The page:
Cricket belongs to those who truly love it

Cricket may not be unique in this respect, but its culture is distinctive in its tendency to believe that ‘less means better’, with ever-shorter formats, narrowly-restricted global competitions, and a focus on those with the biggest reputations.

It is an unpalatable truth that there are a lot of people out there who don’t like cricket. And they certainly don’t, in the words of the song ‘Dreadlock Holiday’, love it.

I’m not talking about those who just turn their noses up at the game, proclaiming it boring, too slow, too long, too obsessed with tea and cucumber sandwiches.

It’s the people who are actually part of cricket I mean, who live off the game but nevertheless seem somehow to despise it, or to regard as merely as an instrument for their own egos and ambitions.

Oh, they like the money and status it brings them, as ex-players, as administrators, as journalists and commentators, and frequently as all of the above: the hospitality areas, the first-class travel, the celebrity. But their sense of the magic of this wonderful sport, of its capacity for bringing people together and absorbing them in the battle of bat and ball, if they ever had it, is long gone.

That love exists all right, in people working long hours, unpaid, in Prague or Dar es Salaam or Nukualofa to prepare a ground that they and their friends can play on at the weekend, in coaches introducing the game to boys and girls in Guadalajara or Djakarta or Barcelona, to umpires and scorers turning up week after week, in all weathers, in Accra or Kathmandu or Ottawa, because without them, the game would be less enjoyable or wouldn’t take place at all.

And to be fair, it also exists at grassroots level in the ICC’s Full Members, in the clubs scattered across the Australian outback and the South African High Veldt, on the beaches of Sri Lanka and the Caribbean, in the local leagues all over the British Isles.
Most passionately, it exists in the tens of thousands of games which take place on every maiden and patch of available space on the Sub-Continent.

Where it exists much less commonly, and with much less intensity, is in the boardrooms of cricket’s official masters, and in the newsrooms of the papers and other media who report on the game.

How else to explain their apparent desire, all too often, to restrict participation in cricket’s major global tournaments, and to refuse, steadfastly, time after time, to direct an adequate share of the sport’s considerable resources towards expanding its reach at every level?

We see the effects of this miserable approach at every turn, from Cricket Australia’s shameful treatment of the less powerful Full Members to the contempt with which the ICC tosses a few crumbs towards its least privileged Associates.

We have seen it this week in Ramiz Raja’s call for Zimbabwe to drop out of Test cricket, echoed by the Sydney Morning Herald’s Chief Cricket Writer (and former communications manager for Cricket Australia) Malcolm Conn, who tweeted on Monday: ‘Fewer more meaningful tests and more A tours for the stragglers until they reach a certain standard. Test cricket should be an earned privilege not an administrator’s whim.’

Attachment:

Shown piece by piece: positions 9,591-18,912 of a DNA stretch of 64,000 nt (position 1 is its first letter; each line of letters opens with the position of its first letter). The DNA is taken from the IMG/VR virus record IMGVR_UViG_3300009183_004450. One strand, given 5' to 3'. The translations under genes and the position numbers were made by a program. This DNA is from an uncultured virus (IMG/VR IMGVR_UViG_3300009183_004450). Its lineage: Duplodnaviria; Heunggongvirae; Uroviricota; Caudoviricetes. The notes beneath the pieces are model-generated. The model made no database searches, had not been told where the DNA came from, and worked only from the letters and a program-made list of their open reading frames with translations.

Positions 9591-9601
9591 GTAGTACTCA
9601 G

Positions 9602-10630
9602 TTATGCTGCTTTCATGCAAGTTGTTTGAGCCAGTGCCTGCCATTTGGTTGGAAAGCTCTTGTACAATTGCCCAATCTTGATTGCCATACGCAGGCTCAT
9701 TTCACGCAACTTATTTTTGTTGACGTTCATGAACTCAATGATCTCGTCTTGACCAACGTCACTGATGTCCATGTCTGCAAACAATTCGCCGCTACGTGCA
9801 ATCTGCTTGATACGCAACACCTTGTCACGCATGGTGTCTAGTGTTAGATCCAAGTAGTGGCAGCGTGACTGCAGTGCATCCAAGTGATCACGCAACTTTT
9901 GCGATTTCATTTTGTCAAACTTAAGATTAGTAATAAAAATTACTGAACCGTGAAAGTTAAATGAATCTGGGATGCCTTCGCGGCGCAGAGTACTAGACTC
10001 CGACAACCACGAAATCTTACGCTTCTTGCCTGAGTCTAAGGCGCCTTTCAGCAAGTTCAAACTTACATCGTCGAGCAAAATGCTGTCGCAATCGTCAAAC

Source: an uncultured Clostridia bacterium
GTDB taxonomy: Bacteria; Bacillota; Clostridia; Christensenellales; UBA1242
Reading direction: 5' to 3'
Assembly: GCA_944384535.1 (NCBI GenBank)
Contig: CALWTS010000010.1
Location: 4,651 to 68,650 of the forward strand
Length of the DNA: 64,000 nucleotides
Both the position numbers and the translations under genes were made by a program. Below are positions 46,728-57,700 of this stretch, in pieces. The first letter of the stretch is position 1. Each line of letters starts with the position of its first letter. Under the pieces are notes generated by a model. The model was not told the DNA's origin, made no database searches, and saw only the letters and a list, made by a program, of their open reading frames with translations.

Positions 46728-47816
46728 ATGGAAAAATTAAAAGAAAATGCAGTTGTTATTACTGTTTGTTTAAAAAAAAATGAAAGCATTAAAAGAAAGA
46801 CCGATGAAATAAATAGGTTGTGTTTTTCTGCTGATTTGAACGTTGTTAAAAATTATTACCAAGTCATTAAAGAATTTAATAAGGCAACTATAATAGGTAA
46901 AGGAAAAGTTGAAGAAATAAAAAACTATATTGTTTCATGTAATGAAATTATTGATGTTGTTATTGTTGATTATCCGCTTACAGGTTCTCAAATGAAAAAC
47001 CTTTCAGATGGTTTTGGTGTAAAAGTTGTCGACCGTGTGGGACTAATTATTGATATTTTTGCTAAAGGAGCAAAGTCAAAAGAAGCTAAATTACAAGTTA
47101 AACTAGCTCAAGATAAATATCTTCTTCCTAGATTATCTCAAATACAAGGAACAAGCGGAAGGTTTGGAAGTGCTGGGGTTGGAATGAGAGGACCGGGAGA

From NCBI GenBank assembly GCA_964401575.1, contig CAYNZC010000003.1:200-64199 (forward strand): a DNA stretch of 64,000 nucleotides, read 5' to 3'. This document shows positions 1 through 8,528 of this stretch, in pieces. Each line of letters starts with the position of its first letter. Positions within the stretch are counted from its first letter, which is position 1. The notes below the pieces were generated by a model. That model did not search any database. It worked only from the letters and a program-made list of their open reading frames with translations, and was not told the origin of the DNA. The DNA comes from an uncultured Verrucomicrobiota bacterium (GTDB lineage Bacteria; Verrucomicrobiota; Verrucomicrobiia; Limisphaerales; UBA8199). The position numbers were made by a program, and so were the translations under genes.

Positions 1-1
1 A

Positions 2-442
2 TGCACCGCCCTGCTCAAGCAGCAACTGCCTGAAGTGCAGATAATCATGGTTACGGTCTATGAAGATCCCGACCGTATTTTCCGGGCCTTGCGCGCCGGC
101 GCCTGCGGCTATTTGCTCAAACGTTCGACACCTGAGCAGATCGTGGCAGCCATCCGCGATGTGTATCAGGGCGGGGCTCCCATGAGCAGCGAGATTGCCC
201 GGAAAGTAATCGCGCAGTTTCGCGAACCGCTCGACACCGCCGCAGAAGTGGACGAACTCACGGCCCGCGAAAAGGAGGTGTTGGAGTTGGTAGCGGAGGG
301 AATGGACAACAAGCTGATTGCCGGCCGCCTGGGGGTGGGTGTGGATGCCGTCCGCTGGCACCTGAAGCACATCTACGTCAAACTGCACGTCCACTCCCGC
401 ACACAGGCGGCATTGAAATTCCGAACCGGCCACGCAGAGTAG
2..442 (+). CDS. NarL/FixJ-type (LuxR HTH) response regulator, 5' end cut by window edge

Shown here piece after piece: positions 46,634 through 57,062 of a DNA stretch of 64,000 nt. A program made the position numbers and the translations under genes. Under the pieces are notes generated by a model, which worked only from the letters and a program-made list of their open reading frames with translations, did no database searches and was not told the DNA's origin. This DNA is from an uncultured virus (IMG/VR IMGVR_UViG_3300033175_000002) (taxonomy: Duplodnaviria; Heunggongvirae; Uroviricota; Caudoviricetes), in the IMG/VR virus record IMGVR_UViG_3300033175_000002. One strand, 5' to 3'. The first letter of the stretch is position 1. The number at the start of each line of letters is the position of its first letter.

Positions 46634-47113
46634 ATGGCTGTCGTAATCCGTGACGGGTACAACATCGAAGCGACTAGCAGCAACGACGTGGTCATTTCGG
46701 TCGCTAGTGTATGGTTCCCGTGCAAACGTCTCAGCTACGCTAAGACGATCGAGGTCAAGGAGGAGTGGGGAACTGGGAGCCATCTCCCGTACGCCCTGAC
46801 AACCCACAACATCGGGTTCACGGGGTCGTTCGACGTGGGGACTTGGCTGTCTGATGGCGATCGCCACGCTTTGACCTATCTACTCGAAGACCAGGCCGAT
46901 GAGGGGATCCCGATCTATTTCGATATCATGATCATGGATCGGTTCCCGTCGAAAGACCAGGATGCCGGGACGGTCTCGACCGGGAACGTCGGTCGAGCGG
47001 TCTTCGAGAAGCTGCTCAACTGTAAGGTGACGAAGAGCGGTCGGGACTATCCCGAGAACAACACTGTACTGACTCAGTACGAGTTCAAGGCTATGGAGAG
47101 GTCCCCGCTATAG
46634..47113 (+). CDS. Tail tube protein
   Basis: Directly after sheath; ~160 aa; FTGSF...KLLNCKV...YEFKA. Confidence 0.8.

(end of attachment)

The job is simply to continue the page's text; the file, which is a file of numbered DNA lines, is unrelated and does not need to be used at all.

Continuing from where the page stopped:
This provoked CricketEurope’s Andrew Nixon to point out, quite correctly, that ‘Literally every full member was given that status on an administrative whim. Not one of them earned it on the field.’

It would be easy to conclude that the arrogance of many administrators and commentators developed along with the BCCI’s takeover of world cricket in the 1990s and the infusion of huge sums of media money, but that would be a mistake.
After all, Australia refused to play any Tests at all against New Zealand between 1946 and 1973, at a time when financial concerns were much less important than they are now.

But it is true that the governance of cricket has moved further and further away from the grassroots of the game as the decades have passed, and telltale references to ‘the business’ reflect the fact that cricket, like many other sports, is in danger of succumbing entirely to the forces which have recently seen the farce of the European Premier League in football and the partial sale of the All Blacks to private equity investors.

Cricket may not be unique in this respect, but its culture is distinctive in its tendency to believe that ‘less means better’, with ever-shorter formats, narrowly-restricted global competitions, and an obsessive focus on those with the biggest reputations and the fattest wallets.

Cricket lives among who love it best, the 70-year-olds who keep playing because they just can’t stop, the pioneers in Mongolia or Tajikistan who caught the bug once and are determined to share it with everyone they can, the volunteers who mark the creases and make the teas and tend the scoreboard.

And those who operate at more rarified levels, in the boardroom and the newsroom, need to understand that, to remember that that enthusiasm, that love, is what underwrites everything they do. Cricket belongs to the people, not to the franchise-owners or the media magnates.

Cricket belongs to those who truly love it.

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